Harm Reduction


Something exciting today: a live episode of the podcast DEBUNKED which seeks to dispel harmful myths and stereotypes about people who use drugs, persons in recovery, and evidenced-based harm reduction efforts. Today we’ll debunk the myth; Native Americans only live on reservations. Our guests are: Sandy Sulzer, Director of the Office of Health Equity and Community Engagement at USU; Kristina Groves, LCSW, Ute/Hopi Tribe, Therapist at Urban Indian Center of Salt Lake; and podcast host Don Lyons.

DEBUNKED Special Feature: Harm Reduction During COVID-19

Dec 30, 2020
https://www.nursetogether.com.

“Essential services” is one of the 2020 buzzwords that it is very unlikely any of us were thinking about before the global pandemic. But in March, as COVID cases began to spread throughout the U.S. and as business and organizations began to shut down, defining what had to stay open became crucial. 


The top of a white police car with lights flashing blue.
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Episode 11 of DEBUNKED defines harm reduction efforts surrounding substance use disorder and debunks the myth that “harm reduction practices increase crime and drug use in my community." This episode is hosted by Tim Light, who is joined by Heather Bush, Utah Department of Health Syringe Exchange Program Coordinator and Michelle Chapoose, Tribal Liaison and Coordinator of the Tribal and Rural Opioid Initiative Resource Center in Roosevelt, Utah. Our guests discuss science-based harm reduction statistics, common fears about harm reduction, and how understanding the variety of substance use disorder treatment options can help reduce the stigma that plagues substance users and interferes with public safety.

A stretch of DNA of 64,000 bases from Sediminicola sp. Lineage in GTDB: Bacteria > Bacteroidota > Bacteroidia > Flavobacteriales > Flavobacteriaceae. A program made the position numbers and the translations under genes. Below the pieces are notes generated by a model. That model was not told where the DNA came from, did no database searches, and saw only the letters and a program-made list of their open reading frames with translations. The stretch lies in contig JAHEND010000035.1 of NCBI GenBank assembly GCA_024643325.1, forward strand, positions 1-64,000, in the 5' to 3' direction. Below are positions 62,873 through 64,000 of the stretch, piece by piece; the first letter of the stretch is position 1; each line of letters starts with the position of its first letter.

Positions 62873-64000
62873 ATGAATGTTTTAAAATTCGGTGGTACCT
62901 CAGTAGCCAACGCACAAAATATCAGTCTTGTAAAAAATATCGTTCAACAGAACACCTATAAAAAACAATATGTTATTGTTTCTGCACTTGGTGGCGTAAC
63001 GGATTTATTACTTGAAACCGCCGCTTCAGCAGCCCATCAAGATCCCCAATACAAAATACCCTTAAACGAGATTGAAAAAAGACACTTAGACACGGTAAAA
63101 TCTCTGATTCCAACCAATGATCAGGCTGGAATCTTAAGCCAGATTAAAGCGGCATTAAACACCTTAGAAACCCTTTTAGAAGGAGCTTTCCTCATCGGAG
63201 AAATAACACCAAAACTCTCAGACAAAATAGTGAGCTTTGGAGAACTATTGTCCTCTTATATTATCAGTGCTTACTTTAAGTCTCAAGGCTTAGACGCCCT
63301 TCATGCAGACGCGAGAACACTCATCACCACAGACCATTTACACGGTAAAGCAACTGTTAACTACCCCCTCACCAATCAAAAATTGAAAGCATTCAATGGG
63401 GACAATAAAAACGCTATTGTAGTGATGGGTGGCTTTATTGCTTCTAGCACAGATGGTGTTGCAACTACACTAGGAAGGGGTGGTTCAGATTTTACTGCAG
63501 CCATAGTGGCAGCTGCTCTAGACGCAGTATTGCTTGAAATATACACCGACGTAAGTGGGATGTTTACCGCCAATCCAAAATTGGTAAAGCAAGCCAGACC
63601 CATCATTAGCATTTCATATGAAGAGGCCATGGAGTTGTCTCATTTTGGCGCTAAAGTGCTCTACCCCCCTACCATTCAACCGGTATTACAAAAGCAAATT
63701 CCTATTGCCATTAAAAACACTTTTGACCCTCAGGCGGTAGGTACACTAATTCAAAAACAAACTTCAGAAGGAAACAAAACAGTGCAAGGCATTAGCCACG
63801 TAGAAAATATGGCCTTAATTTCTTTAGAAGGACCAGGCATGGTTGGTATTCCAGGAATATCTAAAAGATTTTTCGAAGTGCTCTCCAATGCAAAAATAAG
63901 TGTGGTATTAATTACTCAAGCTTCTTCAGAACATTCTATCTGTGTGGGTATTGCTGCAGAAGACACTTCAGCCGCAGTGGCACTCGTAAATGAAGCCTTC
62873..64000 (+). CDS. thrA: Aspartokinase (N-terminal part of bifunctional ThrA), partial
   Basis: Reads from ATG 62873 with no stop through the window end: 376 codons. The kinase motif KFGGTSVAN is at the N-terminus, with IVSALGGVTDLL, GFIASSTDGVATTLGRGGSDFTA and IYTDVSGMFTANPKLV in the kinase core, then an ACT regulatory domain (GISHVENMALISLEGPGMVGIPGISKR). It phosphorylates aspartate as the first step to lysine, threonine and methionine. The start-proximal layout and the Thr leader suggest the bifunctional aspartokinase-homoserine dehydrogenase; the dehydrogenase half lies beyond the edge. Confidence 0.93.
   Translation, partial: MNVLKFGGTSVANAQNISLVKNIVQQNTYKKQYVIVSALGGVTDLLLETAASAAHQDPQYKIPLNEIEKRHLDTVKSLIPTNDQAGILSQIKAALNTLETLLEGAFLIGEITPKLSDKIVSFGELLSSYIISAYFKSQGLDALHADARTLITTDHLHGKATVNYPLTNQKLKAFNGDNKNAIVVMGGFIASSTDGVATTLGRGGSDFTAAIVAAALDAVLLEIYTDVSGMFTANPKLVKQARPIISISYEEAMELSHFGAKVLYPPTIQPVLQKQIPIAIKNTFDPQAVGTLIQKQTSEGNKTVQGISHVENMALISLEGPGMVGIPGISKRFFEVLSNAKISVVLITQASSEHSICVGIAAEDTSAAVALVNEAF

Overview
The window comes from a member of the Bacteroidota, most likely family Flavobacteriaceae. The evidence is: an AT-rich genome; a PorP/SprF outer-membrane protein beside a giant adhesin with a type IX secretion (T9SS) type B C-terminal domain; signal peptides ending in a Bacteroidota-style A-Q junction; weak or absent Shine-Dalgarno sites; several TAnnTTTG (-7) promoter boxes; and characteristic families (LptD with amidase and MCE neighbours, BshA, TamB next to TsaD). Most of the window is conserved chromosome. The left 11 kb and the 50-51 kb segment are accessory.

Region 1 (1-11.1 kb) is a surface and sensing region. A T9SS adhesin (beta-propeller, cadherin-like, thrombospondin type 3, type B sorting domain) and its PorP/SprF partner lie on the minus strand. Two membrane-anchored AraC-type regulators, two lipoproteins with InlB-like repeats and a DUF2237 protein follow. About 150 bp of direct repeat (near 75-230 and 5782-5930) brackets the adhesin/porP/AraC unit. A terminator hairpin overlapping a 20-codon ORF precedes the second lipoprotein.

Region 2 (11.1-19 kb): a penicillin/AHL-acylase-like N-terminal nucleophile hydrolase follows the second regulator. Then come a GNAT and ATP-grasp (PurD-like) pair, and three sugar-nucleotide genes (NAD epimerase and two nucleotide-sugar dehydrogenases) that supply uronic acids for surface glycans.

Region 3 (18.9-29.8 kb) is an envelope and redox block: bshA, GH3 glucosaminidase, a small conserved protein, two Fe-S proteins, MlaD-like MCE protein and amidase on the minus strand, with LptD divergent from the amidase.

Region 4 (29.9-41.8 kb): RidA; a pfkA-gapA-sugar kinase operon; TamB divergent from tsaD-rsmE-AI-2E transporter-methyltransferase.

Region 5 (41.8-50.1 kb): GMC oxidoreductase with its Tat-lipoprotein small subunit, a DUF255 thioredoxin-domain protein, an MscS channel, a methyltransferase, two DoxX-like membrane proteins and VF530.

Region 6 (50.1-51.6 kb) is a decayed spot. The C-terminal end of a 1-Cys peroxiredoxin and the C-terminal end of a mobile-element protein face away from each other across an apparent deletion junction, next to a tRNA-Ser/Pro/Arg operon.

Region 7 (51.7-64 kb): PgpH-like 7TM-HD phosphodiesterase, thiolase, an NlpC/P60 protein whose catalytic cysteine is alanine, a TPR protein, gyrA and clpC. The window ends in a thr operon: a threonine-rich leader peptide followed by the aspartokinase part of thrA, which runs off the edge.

If you would like information about Naloxone training or are in need of Narcan, please contact Debunked through Facebook at facebook.com/debunkedpod.

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In episode eight, we are debunking the myth “Methadone or suboxone are no different than heroin.” Our host, Tim Light, welcomes co-host Savannah Eley, Opioid Prevention Specialist with Southeastern Utah Health Department; Dr. Lauren Prest of Moab Regional Hospital; Garth Mullins from the Crackdown podcast; and Dr. Erin Madden, Associate Professor, Department of Family Medicine and Public Health Sciences at Wayne State University. The group discusses the science of and the stigma associated with MAT options used to treat opioid use disorder.

 

 

Mindy Vincent started Utah’s first syringe exchange program in 2016. 

That was right after the state legalized it. 

 

“People were appalled,” said Vincent, founder of the non-profit Utah Harm Reduction Coalition. “People were like, ‘oh my gosh, you’re gonna do what? You’re gonna enable drug use. What kind of craziness is this?’” 

Donald Tong, Pexels

In episode seven, we are debunking the myth "The only legitimate treatment for addiction is abstinence."